Guitar Mass

On Monday night Richie and I sat outside on our vintage lawn chairs — turquoise, circa 1955, to go with the new house– and watched the kiddos “water the plants” aka play with the hose. We talked about his experience growing up in a Catholic family in New Jersey and I learned things that I did not know about my husband of almost seven years.
Simple things– like what he remembers about the weekly services he attended with parents and siblings. ‘Guitar Mass,’ as it was called, was the more informal weekly service held in the cafeteria of the Catholic school adjacent to the sanctuary. Guitar Mass consisted of a priest upfront, an altar set up and broken down each Sunday, a group of guitar-playing musicians, and rows of folding chairs. On Richie’s favorite weeks everyone sang together of Mother Mary in the Beatles song ‘Let it Be.’ 
This was starting to sound familiar.
“Church in the Cliff is guitar Mass,” my manfriend explained to me. I had to stop and think about that one for a while. The comment actually helped me realize that I continue to carry some assumptions about “Catholics” that I should probably take out and revisit.
Growing up in a Methodist Church here locally, I did not hear a lot about the Catholic tradition. I had an elementary friend who was Catholic and an awkward visit to her church once where her mom told me I couldn’t take communion with them (She looked at me meaningfully as she kind of pushed me back on my bottom in the pew and said “Someday I hope you can…..” Not her best mama moment. But I digress.)
Mostly I only saw Catholic churches from the outside in. Riding by in the car I would notice that their crosses had Jesus still hanging there and I would wonder about that. I knew that we were all Christian, but I also internalized an unspoken message from family, friends, and fellow churchgoers: there is a difference between Protestants and Catholics, and they are other, and so one should be respectful but a little suspicious of their tradition and practices.
Now, I hope I’ve learned a few things since then. I’ve gone to conferences and heard smart, passionate young Catholics talk about Dorothy Day, founder of the Catholic Worker Movement, and her radical hospitality and care for the poor. I have fallen in love with the teachings of Richard Rohr, a Franciscan priest and founder of the Center for Action and Contemplation. Thomas Merton, a religious thinker, social critic, Cistercian monk and powerful author provides the quote for our weekly program: “The spiritual life is first of all a life. It is not merely something to be known and studied, it is to be lived.”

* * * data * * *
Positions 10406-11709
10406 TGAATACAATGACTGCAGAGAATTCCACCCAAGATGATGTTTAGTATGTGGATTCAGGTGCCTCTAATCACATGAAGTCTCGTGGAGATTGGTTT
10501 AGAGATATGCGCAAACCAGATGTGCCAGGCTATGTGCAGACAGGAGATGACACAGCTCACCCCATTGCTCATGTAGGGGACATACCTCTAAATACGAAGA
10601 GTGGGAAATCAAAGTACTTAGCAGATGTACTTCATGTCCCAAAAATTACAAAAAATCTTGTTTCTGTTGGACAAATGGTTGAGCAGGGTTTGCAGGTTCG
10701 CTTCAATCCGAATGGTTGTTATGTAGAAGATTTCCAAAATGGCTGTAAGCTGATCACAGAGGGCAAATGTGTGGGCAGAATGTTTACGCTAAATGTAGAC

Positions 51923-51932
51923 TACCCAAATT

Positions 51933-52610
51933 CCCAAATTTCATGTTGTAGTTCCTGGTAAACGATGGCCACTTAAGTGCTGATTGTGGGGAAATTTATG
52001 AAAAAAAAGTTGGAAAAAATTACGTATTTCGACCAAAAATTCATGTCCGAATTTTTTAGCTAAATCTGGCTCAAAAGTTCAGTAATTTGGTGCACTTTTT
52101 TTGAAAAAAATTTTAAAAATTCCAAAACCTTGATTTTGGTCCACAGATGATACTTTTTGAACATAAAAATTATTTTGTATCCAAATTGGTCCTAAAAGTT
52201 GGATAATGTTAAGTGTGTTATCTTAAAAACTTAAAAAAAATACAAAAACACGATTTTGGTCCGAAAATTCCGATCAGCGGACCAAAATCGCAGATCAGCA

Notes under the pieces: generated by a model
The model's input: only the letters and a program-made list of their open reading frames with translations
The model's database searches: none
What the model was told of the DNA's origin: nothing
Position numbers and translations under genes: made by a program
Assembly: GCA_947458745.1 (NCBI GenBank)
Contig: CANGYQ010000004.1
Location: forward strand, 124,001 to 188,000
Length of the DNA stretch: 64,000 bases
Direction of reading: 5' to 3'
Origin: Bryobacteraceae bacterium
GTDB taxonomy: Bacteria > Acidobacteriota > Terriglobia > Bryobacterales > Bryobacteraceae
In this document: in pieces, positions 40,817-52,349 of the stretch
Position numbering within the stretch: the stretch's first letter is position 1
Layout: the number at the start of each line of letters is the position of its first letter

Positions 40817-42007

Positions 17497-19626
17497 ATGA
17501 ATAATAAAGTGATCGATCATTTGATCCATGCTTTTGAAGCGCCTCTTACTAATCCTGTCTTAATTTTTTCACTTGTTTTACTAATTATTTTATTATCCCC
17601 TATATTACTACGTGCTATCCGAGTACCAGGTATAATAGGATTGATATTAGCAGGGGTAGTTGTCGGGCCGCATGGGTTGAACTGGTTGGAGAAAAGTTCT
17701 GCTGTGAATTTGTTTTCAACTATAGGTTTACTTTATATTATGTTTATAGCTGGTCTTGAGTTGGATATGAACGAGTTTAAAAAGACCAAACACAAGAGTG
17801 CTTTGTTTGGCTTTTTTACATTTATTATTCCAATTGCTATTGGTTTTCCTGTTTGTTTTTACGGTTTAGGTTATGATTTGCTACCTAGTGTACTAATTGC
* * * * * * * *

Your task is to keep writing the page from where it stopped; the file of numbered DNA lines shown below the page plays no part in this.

Maybe the thick line of ‘otherness’ is not quite so impenetrable.
And yet when Richie said that Church in the Cliff was guitar Mass, some part within me resisted. We aren’t guitar Mass. We are progressive and creative and Mass is well, more formal and uptight, right? It was then that I saw it. My own mental map: the silos where I store information based on what I believe to be true. And somehow I had managed to carry through this idea from my childhood that there is a boundary between Catholic and Protestant traditions and my side is better, more open, and more flexible. Do any of you still carry one or more of these assumptions? 
But really, I think Richie’s analogy stands. Especially considering the timeframe he grew up in and the major upheavals occurring in the Catholic Church in the wake of Vatican II. (Pope John XXIII called the second Vatican Council in the early/mid 1960s to “open the windows of the church and let in some fresh air”-specifically with the goals of restoring unity among all Christians and starting a dialogue with the contemporary world.)
Vatican II changed everything and local parishes were engaged in the messy work of trying to figure out what it all meant: how to worship in English rather than Latin, how to make the formal liturgy more inclusive of the voices of the laity, how to change music and venue and whatever else it took to enliven the practice. In this way I think Church in the Cliff and our worship likely does share some attributes with the ‘Guitar Mass’ of Richie’s youth. We too strive for more inclusivity, intentionality with our language, and a healthy examination of theological assumptions.
Now I recognize that I am traveling across some deep and complex terrain in a few brief paragraphs. But I look to the individual stories of our members to ground our conversation this week. Indeed, by inviting folks who grew up Catholic and Lutheran to share in the same week we have an opportunity to honestly examining a historic divide between Protestants and Catholics. Let us come together to listen deeply to Kristin, Damon, Richie and others as they share their experiences and let us be open to the quickening voice of God as She cuts through our previous misconceptions and partial truths.
Church in the Cliff folks seem to enjoy meaty subject matter and a little controversy. So join us tonight and Sunday for what I expect will be good talks and good times.
Paul is making beans, rice and a big summer salad. Bring drinks, dessert and a little cash. 108 S. Rosemont, 6:30pm. See you there, newcomers and old friends alike! Call 214 233-4605 with questions.

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